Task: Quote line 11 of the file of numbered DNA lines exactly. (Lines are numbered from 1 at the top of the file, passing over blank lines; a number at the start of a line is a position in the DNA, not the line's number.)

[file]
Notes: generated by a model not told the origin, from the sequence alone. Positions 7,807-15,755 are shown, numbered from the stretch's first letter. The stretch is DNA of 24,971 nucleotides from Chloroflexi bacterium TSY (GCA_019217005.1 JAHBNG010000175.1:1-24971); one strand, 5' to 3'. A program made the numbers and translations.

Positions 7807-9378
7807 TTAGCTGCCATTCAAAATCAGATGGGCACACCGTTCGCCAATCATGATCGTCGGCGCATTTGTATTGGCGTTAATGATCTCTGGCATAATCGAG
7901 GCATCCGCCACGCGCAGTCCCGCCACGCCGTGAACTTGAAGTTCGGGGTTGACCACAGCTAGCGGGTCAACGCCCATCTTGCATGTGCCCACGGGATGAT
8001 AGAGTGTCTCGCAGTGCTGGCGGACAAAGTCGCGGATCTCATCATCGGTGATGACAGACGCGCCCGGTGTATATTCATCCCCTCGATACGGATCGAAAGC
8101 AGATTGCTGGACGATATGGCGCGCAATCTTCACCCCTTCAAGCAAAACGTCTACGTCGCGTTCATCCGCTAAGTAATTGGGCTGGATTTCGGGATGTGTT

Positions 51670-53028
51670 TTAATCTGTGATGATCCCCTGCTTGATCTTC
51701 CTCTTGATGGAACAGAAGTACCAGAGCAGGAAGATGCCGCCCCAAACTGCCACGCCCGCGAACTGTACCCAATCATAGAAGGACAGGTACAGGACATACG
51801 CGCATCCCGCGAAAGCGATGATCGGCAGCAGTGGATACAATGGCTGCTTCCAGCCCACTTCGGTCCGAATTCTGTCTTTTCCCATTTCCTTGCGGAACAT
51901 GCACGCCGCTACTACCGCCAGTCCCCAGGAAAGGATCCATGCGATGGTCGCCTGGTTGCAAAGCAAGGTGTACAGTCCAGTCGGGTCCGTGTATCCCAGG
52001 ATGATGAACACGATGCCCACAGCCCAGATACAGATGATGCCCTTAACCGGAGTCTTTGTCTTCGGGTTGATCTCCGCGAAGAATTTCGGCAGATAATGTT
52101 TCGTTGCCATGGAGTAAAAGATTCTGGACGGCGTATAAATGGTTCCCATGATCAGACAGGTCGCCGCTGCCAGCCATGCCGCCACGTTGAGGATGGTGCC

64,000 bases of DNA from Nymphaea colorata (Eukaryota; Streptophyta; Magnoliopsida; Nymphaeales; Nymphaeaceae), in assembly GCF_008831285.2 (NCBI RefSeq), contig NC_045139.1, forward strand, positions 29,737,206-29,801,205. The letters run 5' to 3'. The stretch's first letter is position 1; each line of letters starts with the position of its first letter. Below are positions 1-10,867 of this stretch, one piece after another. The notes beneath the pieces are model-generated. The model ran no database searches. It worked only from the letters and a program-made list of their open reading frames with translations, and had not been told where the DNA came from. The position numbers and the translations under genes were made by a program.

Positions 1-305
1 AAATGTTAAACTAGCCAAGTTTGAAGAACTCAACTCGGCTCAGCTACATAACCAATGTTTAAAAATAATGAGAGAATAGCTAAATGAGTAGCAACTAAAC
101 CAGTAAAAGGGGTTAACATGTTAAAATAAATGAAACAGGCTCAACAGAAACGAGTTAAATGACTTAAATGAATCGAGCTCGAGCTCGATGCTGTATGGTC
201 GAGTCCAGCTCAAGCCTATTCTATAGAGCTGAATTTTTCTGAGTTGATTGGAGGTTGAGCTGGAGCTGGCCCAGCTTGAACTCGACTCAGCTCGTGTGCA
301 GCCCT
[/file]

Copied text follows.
51901 GCACGCCGCTACTACCGCCAGTCCCCAGGAAAGGATCCATGCGATGGTCGCCTGGTTGCAAAGCAAGGTGTACAGTCCAGTCGGGTCCGTGTATCCCAGG